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Fox droppings


by Richard Jones

The foxes of East Dulwich are particularly well fed. I can tell this for sure, because I have been able to examine, very closely, what comes out of the other end of the fox.


Fox staring directly at cameraThe foxes of East Dulwich are particularly well fed. I can tell this for sure, because I have been able to examine, very closely, what comes out of the other end of the fox. Last week, we received two parcels of fox dung on the pavement outside the front garden; one to the left, and one to the right of the front gate. I think there has been something of a power vacuum whilst we’ve been away on holiday. I’m not taking this personally.

I like to think of myself as something of an expert on dung — a scatologist perhaps? Looking for dung beetles is an oddly satisfying occupation, and I’ve spent many a happy hour working my way round a grazing meadow dissecting cow pats to see what goes on in this hidden world of natural by-product recycling.

Horse dung is the most pleasant to work with. It was eminent English physician George Cheyne (1671-1742) who said something along the lines that the Creator had deliberately made horse dung smell so sweet, because he knew that mankind would oft be in its presence. Cow dung is a bit messy because it is so runny. Sheep and deer dung is tough and fibrous. Cat and dog dung can be a bit ripe, but fox dung is, to my mind, the most difficult on the nose.

Fox poo on pavementNevertheless, I always take the opportunity to examine what the fox has left. In my back garden I’ve found the handsome squat bronze and yellow dung beetle, Onthophagus coenobita. At Down House (Darwin’s former home) a fox scat was being examined by one of the carrion beetles, Nicrophorus vespilloides. That particular dropping must have been very rich in crushed bones and protein. It’s something to do with the fox’s short digestive tract; things pass through very quickly helping avoid the problems humans, with their much longer intestines, can develop if they ignore simple food hygiene rules.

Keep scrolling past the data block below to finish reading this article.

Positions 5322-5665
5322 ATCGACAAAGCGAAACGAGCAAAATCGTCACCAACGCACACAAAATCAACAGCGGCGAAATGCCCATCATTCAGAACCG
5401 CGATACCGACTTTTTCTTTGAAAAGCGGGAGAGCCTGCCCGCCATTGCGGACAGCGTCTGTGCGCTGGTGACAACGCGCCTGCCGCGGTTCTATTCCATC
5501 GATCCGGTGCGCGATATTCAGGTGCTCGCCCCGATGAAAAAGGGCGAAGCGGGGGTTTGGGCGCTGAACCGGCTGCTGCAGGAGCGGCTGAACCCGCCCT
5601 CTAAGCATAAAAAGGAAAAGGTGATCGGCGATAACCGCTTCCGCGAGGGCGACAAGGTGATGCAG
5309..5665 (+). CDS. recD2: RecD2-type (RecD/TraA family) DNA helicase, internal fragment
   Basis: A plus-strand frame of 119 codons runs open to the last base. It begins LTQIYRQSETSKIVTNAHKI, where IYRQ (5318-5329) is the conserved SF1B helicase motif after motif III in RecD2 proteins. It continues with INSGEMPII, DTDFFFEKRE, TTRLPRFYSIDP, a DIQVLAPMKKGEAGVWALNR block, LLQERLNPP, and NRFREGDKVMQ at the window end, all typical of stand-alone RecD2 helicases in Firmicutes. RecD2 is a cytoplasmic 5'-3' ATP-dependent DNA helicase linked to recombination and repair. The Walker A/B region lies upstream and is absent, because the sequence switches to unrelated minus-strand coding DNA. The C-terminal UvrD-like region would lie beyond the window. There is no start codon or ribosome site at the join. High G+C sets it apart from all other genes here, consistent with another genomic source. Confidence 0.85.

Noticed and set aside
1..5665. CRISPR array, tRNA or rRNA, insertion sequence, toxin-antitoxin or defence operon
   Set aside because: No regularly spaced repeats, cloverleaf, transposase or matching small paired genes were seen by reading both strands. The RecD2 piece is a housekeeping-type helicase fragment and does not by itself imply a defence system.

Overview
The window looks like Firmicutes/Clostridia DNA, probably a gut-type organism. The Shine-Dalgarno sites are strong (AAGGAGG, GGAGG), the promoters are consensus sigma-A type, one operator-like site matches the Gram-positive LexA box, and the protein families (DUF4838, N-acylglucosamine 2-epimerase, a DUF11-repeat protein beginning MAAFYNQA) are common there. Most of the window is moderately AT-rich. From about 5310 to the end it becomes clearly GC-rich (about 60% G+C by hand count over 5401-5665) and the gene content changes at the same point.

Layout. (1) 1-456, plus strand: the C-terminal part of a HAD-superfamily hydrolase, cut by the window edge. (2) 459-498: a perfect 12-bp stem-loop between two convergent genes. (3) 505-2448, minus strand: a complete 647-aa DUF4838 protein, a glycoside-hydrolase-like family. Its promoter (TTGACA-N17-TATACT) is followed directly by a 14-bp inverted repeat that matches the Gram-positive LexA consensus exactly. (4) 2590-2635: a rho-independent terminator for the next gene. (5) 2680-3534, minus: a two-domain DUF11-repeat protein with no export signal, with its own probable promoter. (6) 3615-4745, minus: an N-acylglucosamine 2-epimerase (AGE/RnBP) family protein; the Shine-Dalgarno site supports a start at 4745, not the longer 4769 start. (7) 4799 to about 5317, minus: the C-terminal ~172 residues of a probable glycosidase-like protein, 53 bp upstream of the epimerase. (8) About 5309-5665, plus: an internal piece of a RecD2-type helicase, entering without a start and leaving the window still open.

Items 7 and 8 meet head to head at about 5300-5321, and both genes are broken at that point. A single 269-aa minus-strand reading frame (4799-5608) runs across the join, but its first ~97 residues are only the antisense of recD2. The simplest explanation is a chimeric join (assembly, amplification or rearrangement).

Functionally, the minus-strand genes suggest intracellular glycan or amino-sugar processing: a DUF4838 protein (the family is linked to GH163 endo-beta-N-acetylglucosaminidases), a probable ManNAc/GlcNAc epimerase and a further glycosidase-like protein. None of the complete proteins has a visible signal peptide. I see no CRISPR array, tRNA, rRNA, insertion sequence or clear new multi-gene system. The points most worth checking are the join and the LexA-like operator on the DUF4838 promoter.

The problem with my two squirts of fox dung was that they were sitting on tarmac. No matter how attractive the odour might be to passing recyclers, dung on hard-standing will never be recycled, because the beetles and fly larvae cannot burrow into the soil beneath. Instead, they just sit there until some unfortunate child wheels a bicycle through the noisome mess.

So I took my broom and a bucket of water and shlooshed them away. Such a waste. Oh well, I can always go and see what the cats have left in the back garden. Could be rich pickings.



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Gardeners' World Web User 02/09/2010 at 15:10

Wow.

Gardeners' World Web User 02/09/2010 at 17:37

I have heard that a solution of sulphate of iron in water is good for improving brown patches on the lawn...is this correct?

Gardeners' World Web User 02/09/2010 at 21:19

I'm so glad that foxes don't visit my garden although we have them in the area, maybe it's because I don't feed them and never will as they are not pets, just juggle the letters around and you will see it spells pest that is what they become in a built up area. as pretty as they are.

Gardeners' World Web User 04/09/2010 at 11:26

i love foxes and feed them daily....[that will upset a few people..]i to check there poo, although my fox that i feed has a good bowel movement [hard poo]and has good manners as he always poos in the same place,,,,i also worm him...........

Gardeners' World Web User 09/09/2010 at 19:28

I have recently heard about cases of apparent poisoning of rats, cats and who knows what wildlife and domestic pets might be affected. Has anyone else heard of similar cases in their neighbourhood, and is there a connection with the recent 'KILLER FOX' stories that have been in the news of late?

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